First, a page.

“DBT didn’t work for me.”
More often than not, when we hear this from new clients, it’s because they actually, in fact, did not receive DBT. Many mental health providers are familiar with DBT skills or have attended a few workshops, but few have undergone the rigorous training and supervision to provide DBT as it was designed by the treatment developer, Dr. Marsha Linehan. DBT is a very time-intensive and often costly program, so it is important that clients are educated about what comprehensive DBT actually looks like. Included here are some guidelines to help you determine whether your current or prospective provider is actually offering comprehensive DBT.
Dialectical Behavior Therapy (DBT) consists of four components:
Weekly individual DBT therapy sessions
Clients attend weekly individual DBT sessions with a DBT-trained clinician and preferably a DBT-LBC™ certified clinician or a clinician within a DBT-LBC™ certified program. It is recommended that the individual therapist participates in a minimum of 40 DBT-specific hours of training from a reputable training provider (e.g., Behavioral Tech, DBT-LBC™). The structure of each individual session should be determined using a client’s recorded answers on a form called a “diary card,” which the client completes daily.
The highest standard in the assessment of DBT delivery is the DBT-Linehan Board of Certification™. To confirm certification of your DBT provider or program by the DBT-Linehan Board of Certification™, please visit the DBT-LBC website, https://dbt-lbc.org, then click consumers, and then click “Find a Certified Clinician” or “Find a Certified Program.” Of note, the Founder & CEO of Cincinnati Center for DBT, Dr. Nikki Winchester, is a DBT-Linehan Board of Certification, Certified Clinician™, and oversees the work of all DBT clinicians at Cincinnati Center for DBT.
Weekly DBT skills training group
Clients attend weekly DBT skills training sessions which are usually conducted in a specialized group but are sometimes offered individually in a separate session focused solely on skills training. Adherent DBT skills training groups are typically 2-2.5 hours long, utilize Dr. Marsha Linehan’s DBT skills training manual, and are typically co-facilitated by two mental health professionals. Clients must make a minimum six-month commitment to DBT skills training, during which they learn the four core skills modules: mindfulness, interpersonal effectiveness, emotion regulation, and distress tolerance. Adherent DBT skills training requires that co-facilitators teach new material AND review assigned weekly homework in each session. Research indicates that outcomes for clients are best if they complete two full cycles of the program’s DBT skills training curriculum, though some clients only need one round of DBT skills.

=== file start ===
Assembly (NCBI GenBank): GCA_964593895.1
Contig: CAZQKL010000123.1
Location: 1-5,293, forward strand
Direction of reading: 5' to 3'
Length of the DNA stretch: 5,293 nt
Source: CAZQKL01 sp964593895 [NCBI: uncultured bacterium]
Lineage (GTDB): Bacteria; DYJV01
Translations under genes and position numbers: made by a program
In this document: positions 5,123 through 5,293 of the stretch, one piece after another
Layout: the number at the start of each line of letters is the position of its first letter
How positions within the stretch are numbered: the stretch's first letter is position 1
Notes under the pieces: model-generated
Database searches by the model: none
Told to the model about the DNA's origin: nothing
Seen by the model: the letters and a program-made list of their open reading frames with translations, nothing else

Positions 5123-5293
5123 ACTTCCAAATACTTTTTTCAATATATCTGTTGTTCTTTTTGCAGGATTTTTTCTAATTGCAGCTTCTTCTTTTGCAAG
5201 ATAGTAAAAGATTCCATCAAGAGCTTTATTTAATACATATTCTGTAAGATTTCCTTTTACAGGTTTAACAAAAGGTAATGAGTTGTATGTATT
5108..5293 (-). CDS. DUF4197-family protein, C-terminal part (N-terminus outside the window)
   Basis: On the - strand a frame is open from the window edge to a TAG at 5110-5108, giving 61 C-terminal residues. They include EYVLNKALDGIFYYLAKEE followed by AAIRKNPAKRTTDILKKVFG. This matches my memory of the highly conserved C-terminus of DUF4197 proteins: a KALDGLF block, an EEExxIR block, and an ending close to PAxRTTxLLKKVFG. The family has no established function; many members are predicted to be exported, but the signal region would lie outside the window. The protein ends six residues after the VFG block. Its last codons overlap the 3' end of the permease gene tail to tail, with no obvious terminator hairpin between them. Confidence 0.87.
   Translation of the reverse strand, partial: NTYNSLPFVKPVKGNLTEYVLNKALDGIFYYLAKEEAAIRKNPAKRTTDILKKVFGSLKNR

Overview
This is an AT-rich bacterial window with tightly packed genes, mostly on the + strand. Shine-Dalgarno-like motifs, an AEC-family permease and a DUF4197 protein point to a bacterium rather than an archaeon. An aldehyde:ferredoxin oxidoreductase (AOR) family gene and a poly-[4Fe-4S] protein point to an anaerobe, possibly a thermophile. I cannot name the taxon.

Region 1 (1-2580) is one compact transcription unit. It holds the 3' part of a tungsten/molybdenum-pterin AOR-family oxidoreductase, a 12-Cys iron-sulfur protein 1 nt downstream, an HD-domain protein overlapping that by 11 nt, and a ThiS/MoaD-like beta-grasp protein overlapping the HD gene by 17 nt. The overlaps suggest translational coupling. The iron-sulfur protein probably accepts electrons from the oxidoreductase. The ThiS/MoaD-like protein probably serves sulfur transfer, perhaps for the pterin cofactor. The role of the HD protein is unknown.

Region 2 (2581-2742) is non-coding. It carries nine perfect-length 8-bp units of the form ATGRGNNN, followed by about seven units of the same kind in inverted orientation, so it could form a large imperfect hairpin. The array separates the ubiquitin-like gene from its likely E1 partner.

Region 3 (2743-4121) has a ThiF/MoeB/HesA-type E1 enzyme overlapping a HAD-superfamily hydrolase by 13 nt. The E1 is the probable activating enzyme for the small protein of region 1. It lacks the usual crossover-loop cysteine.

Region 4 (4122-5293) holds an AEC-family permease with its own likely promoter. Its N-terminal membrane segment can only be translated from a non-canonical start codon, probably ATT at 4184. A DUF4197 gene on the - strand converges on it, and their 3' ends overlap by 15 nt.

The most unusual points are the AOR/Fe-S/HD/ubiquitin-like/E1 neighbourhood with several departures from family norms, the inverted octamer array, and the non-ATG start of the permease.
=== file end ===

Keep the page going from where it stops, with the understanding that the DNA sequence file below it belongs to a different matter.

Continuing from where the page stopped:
Click here to see the manual for adherent DBT skills training: DBT Skills Training Handouts and Worksheets, 2nd Edition, by Marsha Linehan
Between-session DBT phone coaching
An adherent DBT therapist or program offers DBT phone coaching between sessions to help their clients use DBT skills in daily life and avoid higher levels of care. DBT phone coaching allows clients to get help using DBT skills before a crisis peaks. Clients also use DBT phone coaching to help them use DBT skills in their lives outside of therapy and to address relationship issues that come up with the therapist. Click this link to learn more about DBT phone coaching: What is DBT Phone Coaching?